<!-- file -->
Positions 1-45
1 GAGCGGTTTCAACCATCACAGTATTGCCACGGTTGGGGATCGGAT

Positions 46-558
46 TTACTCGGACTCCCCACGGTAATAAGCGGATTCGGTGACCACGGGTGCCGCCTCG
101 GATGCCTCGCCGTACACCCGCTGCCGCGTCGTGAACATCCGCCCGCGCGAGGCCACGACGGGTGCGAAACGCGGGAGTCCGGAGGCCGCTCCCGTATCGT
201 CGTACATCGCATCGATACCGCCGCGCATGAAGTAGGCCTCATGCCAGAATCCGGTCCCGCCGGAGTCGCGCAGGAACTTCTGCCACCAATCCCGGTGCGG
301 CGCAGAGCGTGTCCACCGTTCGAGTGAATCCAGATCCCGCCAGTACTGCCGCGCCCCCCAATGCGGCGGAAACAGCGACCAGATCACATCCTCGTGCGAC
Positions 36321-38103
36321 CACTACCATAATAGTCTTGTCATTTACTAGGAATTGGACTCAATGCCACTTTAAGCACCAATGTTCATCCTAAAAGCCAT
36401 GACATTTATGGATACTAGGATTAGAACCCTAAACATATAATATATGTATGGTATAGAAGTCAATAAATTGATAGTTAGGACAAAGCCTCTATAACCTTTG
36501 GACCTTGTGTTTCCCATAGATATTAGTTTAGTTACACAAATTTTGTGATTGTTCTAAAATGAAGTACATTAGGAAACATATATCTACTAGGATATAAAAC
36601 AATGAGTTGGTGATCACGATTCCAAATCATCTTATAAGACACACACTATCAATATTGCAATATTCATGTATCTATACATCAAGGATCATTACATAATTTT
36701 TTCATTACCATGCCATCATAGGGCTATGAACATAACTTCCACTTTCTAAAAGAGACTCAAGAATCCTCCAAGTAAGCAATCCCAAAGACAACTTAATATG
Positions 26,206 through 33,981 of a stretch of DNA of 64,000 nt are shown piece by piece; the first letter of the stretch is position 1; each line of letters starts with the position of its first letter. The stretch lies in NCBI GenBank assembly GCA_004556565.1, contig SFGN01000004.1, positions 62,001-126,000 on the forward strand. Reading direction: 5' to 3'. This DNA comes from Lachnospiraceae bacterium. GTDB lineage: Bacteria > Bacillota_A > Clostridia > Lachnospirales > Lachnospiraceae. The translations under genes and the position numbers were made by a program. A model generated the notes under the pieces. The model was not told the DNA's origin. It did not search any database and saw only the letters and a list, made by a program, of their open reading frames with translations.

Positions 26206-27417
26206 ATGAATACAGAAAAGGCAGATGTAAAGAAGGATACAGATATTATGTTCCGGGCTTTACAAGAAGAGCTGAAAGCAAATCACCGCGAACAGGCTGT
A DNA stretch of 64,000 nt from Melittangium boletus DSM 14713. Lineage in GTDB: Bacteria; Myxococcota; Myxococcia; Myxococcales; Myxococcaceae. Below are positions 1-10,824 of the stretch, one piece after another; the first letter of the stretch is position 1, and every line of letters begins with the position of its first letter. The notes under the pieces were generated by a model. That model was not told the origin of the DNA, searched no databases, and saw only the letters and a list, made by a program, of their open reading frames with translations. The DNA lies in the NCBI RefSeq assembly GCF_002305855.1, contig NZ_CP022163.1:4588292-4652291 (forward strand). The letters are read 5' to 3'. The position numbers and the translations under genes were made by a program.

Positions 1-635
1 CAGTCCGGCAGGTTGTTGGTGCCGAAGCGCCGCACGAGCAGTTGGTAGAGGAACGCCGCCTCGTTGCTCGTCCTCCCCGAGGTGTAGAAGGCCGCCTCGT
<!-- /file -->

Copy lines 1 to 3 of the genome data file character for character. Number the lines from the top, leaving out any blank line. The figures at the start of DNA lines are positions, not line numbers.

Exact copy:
Positions 1-45
1 GAGCGGTTTCAACCATCACAGTATTGCCACGGTTGGGGATCGGAT

Positions 46-558